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Senior Housing Options
Making the Best Senior Living Choices
Whether your search for senior housing is prompted by a serious medical condition or the desire for a lifestyle change, finding the right place to live can be stressful and challenging for both you and your family. However, the earlier you assess your current needs and how those needs may evolve over time, the more choices and control you'll have. Many people often confuse the two, but there are actually a number of important differences between a care home and Job in nursing home.Sometimes nursing homes jobs can differ from those in a care home. What is senior housing?
Aging is a time of adaptation and change, and planning your future housing needs is an important part of ensuring that you continue to thrive as you get older. Of course, every older adult is different, so the senior housing choice that's right for one person may not be suitable for you. The key to making the best choice is to match your housing with your lifestyle, health, and financial needs. This may mean modifying your own home to make it safer and more comfortable, or it could mean moving to a housing facility with more support and social options available on site. It could even involve enrolling in a network of like-minded people to share specialized services, or moving to a retirement community, an apartment building where the majority of tenants are over the age of 65, or even a nursing home.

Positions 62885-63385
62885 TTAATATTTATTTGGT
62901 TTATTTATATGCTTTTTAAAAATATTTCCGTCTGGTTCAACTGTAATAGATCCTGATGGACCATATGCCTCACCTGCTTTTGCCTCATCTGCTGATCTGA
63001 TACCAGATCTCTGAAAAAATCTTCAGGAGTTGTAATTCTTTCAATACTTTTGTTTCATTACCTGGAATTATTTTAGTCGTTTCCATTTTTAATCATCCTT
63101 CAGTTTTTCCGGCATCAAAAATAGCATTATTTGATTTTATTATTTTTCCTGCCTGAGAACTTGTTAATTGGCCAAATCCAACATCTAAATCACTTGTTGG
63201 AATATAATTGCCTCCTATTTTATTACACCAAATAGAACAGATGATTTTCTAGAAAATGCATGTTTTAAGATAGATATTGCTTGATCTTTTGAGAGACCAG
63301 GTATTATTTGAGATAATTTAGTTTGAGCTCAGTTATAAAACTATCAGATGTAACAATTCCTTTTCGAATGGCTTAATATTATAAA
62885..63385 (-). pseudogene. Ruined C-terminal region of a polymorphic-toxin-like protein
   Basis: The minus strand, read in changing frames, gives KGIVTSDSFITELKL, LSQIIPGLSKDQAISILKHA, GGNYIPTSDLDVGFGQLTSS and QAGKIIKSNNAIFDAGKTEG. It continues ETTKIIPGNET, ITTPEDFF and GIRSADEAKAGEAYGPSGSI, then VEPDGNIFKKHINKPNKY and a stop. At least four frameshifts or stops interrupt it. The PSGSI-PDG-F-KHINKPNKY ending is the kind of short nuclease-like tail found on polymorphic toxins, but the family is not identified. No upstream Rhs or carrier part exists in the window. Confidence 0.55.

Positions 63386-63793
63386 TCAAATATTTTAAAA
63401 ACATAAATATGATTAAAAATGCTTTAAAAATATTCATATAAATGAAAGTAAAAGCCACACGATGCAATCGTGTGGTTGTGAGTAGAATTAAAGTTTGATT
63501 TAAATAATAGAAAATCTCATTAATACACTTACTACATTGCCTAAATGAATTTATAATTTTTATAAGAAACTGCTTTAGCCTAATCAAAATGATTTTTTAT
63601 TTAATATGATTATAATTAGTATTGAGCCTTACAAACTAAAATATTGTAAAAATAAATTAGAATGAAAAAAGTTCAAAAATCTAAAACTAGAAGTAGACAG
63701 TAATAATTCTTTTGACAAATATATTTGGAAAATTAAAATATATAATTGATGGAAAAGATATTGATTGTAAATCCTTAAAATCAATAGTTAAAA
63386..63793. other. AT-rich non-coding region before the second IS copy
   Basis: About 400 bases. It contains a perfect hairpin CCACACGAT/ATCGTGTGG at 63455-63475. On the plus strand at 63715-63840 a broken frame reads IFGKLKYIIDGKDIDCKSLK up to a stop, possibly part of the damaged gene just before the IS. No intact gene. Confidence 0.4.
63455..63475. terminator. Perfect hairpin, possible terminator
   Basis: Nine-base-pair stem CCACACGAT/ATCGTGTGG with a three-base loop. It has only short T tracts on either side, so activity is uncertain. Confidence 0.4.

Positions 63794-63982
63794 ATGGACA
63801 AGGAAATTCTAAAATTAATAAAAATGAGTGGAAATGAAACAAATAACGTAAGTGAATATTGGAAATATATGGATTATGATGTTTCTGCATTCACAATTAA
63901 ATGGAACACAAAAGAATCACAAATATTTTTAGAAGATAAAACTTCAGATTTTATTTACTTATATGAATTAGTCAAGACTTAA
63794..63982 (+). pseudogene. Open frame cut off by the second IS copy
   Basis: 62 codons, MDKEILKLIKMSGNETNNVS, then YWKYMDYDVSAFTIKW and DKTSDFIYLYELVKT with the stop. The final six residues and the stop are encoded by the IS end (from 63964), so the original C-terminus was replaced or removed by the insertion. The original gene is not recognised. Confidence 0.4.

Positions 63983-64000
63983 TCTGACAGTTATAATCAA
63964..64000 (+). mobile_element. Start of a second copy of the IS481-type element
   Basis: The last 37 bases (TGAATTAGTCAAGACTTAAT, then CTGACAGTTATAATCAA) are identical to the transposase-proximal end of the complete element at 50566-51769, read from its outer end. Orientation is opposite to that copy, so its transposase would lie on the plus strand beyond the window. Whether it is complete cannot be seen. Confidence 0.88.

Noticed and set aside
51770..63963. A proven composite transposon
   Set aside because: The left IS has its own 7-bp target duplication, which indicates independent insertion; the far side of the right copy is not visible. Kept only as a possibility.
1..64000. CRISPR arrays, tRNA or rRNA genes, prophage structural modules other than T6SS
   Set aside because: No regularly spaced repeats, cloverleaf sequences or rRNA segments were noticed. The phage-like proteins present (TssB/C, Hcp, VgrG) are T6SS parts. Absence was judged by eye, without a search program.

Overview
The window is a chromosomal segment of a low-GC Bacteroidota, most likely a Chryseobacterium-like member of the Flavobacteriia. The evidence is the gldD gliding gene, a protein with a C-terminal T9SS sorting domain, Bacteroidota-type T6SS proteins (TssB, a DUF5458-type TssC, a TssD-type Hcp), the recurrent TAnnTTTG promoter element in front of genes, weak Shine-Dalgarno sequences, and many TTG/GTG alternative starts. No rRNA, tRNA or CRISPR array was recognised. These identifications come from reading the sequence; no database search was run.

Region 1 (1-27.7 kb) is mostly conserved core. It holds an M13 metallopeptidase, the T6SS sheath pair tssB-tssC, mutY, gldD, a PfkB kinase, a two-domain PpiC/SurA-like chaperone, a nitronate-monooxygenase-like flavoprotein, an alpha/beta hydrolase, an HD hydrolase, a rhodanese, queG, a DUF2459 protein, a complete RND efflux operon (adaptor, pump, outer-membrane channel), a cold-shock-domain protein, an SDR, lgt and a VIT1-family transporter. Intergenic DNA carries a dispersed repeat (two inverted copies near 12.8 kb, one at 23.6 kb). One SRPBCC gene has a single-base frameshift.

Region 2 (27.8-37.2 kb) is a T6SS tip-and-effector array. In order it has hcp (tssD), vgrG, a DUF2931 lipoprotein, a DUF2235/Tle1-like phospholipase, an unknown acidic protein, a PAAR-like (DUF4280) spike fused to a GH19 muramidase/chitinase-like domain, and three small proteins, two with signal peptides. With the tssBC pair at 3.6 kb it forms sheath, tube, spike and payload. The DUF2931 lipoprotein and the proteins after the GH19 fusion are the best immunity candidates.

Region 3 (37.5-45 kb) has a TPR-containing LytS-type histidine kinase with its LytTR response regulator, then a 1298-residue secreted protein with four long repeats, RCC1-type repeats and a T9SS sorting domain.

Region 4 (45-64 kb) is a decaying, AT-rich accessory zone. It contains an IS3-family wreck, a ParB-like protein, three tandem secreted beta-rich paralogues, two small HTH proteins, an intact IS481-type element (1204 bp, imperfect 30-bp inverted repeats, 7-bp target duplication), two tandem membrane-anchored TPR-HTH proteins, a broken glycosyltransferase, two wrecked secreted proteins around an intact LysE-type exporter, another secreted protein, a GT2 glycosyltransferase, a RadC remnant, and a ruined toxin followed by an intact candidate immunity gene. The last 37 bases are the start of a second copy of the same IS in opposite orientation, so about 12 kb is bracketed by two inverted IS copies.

When deciding on the senior housing plan that's right for you, it's important to consider not only the needs you have now but also those you may have in the future:
As you age, you may need some help with physical needs, including activities of daily living. You or a loved one may also need increasing help with medical needs.
Home maintenance. If you're living alone, your current home may become too difficult or too expensive to maintain. You may have health problems that make it hard to manage tasks such as housework and yard maintenance that you once took for granted. Social and emotional needs. You may no longer be able to continue driving or have access to public transportation in order to meet up with family and friends.
Financial needs. Modifying your home and long-term care can both be expensive, so balancing the care you need with where you want to live requires careful evaluation of your budget.
Preparing yourself for change.
Whether you're considering home care services or relocating to a retirement home, planning your future housing needs often runs hand-in-hand with facing up to some loss in your level of independence Understandably, the prospect of losing independence can be overwhelming for many older adults. It can bring with it feelings of shame, embarrassment, fear, confusion, and anger.
And there's nothing to be ashamed about in admitting you need more help than you used to. We've all had to rely on others at some point during our adult lives, be it for help at home, work or vehicle repairs, legal or professional services, or simply moral support.
Coming to terms with changes in your level of independence
It's normal to feel confused, vulnerable, or even angry when you realize you can't do the things you used to be able to do. You may feel guilty at the prospect of being a burden to family and friends, or yearn for the way things used to be. By acknowledging these feelings and keeping your mind open to new ways to make life easier, you'll not only cope with your change in situation better but may also be able to prolong other aspects of your independence for longer.